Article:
Dear tiki: if landfill sites that have waste food in them – like potato peelings – make methane, don’t compost heaps do the same thing? puzzled, tara
Dear Tara: It’s all to do with the bacteria. Bacteria in compost heaps are aerobic – which means they thrive in airy conditions when there’s plenty of oxygen. The aerobic microbes break down the waste food and make useful compost which gardeners and farmers use to improve their soils. Sometimes very large compost heaps are made by companies who deal with garden ‘waste’ by the truckload. But although these are large, the bacteria still get plenty of air because machines regularly turn them over.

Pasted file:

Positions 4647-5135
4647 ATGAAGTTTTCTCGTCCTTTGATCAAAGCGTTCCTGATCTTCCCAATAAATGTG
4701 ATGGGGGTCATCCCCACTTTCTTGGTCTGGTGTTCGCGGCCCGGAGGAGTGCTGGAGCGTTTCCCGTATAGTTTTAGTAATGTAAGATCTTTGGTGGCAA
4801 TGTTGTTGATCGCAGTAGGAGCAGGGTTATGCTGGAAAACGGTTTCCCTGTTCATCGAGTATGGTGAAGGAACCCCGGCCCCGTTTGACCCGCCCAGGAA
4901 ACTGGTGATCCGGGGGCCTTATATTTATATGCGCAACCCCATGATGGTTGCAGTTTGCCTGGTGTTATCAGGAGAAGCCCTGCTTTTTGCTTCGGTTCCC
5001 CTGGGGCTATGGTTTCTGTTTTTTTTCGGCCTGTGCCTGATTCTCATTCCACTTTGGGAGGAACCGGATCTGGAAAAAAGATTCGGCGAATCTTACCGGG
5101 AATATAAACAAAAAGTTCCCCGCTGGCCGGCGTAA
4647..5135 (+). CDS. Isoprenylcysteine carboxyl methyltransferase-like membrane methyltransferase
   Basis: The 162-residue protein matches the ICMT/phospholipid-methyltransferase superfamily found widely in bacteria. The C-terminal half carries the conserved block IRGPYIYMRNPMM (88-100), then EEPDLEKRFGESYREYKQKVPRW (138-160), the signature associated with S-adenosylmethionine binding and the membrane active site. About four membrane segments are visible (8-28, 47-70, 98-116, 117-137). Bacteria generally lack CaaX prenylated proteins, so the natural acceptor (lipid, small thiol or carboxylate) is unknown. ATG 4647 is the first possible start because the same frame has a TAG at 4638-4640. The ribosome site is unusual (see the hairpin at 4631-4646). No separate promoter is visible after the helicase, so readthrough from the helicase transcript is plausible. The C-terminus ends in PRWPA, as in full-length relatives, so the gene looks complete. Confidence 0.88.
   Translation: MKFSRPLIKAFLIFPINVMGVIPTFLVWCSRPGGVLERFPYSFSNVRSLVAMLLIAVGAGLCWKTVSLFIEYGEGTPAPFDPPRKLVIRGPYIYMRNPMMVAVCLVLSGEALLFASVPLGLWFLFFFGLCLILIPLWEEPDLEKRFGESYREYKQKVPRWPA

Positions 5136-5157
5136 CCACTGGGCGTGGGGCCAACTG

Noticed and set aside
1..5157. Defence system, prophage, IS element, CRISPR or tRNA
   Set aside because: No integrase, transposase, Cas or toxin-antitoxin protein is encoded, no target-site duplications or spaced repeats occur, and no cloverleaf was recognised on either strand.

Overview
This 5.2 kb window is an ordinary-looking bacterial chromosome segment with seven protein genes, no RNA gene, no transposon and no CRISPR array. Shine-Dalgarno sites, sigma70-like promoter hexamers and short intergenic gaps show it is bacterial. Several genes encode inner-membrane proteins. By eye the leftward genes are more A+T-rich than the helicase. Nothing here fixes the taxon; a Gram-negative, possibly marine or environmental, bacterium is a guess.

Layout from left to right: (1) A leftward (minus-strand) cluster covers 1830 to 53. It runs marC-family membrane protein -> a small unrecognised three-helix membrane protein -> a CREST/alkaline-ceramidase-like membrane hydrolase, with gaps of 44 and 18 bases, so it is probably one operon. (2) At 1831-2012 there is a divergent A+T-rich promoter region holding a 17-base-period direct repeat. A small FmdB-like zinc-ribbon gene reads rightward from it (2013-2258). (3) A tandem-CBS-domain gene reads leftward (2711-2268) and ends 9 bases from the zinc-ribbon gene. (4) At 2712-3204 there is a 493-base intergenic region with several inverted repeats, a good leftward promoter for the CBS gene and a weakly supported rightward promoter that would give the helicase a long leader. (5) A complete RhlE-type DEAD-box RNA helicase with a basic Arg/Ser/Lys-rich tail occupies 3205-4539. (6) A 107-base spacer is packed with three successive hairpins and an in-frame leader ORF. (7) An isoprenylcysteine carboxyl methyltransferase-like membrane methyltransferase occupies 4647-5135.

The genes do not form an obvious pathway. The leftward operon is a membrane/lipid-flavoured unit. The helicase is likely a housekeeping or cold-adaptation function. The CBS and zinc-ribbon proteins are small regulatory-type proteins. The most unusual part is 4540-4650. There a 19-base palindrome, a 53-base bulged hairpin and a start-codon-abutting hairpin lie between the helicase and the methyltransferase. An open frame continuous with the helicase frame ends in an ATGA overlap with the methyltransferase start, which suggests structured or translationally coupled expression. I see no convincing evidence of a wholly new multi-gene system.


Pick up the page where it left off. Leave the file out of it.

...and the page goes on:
In landfills, organic waste (like food, babies’ diapers, paper and so on) just gets compacted together with everything else, rammed down by big machines. This means that any air left in the stuff quickly gets used up by the aerobic bacteria which then die. The waste then becomes anaerobic, which means there’s no oxygen. Some bacteria – anaerobic bacteria – can live in these conditions because they don’t need oxygen. The decay process is slow and smelly and one of their waste products is methane gas. In well managed landfills, this gas is collected and burned to make heat and electricity (on a small scale). If it isn’t burned, the methane escapes into the atmosphere where it becomes a powerful greenhouse gas.
So all in all, it’s better to make compost out of waste food.